And another thing, screw underwater levels. They're boring, slow, and disable most of what's fun about your moveset and the hitbox issues come up frequently.

  27. Nicholas Steel

    June 19, 2019 2:17 pm

    Like Donkey Kong Country Returns, it's a pretty decent Single Player game and a terrible Multiplayer game. Rocket Barrel and Minecart levels where you're supposed to work co-cooperatively because you're sharing a vehicle, are best played with the most skilled Player doing everything while the other Player either literally doesn't do anything or literally holds Down the entire time (shared minecart).

    Then if you pick up your companion you'll share a single Life Pool… that results in damage negatively affecting one of the players until their demise, before damage starts affecting the other player (talk about unfair!).

    It would've been sweet if they retained the option of both classic turn based modes that the SNES games offered.

    Another big problem with the games is that neither of them have any semblance of the SNES control scheme even though both games gameplay designs could easily incorporate it and relegate new features to the new L2 and R2 buttons etc.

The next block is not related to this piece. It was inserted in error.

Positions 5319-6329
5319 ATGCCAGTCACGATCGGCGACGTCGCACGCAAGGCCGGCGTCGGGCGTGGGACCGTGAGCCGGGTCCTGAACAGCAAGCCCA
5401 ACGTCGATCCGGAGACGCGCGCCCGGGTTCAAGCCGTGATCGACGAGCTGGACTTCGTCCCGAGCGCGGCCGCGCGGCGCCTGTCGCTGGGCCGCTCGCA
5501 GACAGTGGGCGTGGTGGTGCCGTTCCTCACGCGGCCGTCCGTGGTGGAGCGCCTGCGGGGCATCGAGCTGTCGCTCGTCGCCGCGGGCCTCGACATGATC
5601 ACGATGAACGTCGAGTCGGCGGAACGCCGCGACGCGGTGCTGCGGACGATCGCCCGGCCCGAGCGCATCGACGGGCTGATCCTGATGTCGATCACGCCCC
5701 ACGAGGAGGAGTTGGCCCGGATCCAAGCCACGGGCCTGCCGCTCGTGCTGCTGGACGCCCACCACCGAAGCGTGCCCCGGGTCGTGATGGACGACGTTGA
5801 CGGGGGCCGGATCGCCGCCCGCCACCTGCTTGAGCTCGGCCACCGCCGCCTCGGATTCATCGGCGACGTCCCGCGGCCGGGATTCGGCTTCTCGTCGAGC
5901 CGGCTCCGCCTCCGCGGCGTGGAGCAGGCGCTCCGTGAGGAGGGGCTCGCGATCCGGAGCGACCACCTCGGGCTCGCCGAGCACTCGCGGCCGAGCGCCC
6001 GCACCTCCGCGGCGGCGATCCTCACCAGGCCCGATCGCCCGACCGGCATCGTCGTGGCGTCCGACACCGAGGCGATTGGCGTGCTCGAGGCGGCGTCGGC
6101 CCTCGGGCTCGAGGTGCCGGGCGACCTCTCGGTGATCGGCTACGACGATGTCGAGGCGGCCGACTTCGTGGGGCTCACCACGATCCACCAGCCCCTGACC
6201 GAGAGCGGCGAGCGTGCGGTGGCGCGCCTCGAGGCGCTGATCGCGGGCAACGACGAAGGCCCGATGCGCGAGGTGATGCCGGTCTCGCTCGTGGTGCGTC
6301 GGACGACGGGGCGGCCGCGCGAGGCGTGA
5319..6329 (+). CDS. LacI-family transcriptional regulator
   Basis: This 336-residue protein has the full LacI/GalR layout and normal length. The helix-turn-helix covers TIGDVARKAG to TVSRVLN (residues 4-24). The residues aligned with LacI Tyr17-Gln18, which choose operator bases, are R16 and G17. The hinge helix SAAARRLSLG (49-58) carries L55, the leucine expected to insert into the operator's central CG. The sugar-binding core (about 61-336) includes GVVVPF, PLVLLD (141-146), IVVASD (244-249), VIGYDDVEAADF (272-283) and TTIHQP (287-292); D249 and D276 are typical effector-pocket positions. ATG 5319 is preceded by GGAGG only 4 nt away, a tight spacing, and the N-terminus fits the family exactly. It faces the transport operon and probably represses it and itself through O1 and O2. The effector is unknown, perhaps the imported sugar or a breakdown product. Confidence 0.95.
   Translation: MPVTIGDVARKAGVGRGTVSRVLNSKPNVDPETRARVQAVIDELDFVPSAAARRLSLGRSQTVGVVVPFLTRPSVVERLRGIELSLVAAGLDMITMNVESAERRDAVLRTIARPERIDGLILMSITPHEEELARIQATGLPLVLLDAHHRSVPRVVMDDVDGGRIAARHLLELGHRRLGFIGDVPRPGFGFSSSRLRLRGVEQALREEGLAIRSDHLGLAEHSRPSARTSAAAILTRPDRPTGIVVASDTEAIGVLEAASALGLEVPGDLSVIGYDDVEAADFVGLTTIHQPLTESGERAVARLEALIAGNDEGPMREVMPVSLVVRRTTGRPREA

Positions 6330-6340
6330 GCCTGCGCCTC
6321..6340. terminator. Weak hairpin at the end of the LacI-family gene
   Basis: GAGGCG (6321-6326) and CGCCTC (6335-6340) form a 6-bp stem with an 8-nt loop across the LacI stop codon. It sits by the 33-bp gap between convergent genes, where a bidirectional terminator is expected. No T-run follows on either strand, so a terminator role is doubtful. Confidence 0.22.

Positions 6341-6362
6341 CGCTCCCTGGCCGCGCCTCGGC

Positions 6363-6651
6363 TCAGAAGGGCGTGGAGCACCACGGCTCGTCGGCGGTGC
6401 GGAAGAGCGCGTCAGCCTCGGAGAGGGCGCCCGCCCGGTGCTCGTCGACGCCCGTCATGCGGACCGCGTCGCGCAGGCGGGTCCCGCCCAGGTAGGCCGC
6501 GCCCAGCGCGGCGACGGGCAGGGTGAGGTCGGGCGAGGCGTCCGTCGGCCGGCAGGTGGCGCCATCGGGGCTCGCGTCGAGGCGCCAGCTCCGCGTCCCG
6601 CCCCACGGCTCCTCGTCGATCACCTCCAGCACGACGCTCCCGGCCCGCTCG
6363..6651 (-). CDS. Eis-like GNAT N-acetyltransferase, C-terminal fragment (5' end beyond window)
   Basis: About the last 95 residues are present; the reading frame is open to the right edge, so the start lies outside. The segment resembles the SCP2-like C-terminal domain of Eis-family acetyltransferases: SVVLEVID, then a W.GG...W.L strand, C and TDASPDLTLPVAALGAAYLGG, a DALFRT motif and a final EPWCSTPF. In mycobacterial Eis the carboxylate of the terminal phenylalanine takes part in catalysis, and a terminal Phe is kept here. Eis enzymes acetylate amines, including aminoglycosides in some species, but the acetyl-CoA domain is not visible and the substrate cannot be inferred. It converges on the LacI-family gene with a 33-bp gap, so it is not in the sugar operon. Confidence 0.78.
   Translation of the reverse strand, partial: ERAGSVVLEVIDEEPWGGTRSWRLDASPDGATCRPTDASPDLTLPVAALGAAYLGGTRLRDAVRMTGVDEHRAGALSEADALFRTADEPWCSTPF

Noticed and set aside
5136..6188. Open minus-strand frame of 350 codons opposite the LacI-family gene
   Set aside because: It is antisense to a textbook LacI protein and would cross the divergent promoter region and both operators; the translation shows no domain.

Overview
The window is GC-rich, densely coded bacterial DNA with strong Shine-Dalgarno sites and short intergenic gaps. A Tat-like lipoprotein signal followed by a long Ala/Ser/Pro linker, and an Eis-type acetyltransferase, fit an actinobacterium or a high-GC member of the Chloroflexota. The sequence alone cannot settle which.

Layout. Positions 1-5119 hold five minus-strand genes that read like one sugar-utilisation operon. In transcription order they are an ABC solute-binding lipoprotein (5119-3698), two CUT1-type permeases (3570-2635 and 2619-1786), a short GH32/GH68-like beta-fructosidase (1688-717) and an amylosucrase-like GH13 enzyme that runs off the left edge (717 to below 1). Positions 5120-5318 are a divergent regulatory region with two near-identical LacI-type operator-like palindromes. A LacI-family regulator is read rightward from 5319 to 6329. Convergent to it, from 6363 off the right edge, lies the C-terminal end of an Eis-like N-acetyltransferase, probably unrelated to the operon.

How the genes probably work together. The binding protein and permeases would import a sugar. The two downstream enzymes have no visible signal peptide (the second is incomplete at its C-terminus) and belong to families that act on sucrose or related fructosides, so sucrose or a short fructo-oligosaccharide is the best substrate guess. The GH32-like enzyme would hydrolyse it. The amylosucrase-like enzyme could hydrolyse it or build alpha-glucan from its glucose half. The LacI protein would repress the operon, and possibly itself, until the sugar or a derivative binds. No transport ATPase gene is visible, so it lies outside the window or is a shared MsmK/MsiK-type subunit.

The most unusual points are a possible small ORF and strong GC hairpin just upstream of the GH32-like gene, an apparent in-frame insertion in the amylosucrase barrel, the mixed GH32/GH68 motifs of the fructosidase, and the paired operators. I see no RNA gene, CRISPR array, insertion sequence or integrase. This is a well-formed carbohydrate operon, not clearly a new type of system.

28. Nicholas Steel

    June 19, 2019 2:24 pm

    Uh, there are muliple Red Hot Balloon levels and multiple minecart/rollercoaster levels in the first 2 Donkey Kong Country games, building on previous experiences with those same mechanics. Donkey Kong Country 1 and 2 are largely about building on previously introduced concepts across multiple levels.

    Donkey Kong Country 3 was the first Country game to follow a New Super Mario Bros. style game flow to its detriment (no good difficulty curve since each level introduces a new mechanic and has to start off teaching you it and then the only level it's used in will evolve in to hard gameplay for a brief moment towards the end of that single level that uses the mechanic).

    Super Mario Bros. 1, 2, 3 and Super Mario World largely build upon previously learned ideas from previous levels too. It wasn't until the New Super Mario Bros. series first launched that overall game design went steeply down hill for the classic 2D platforming series of Mario games.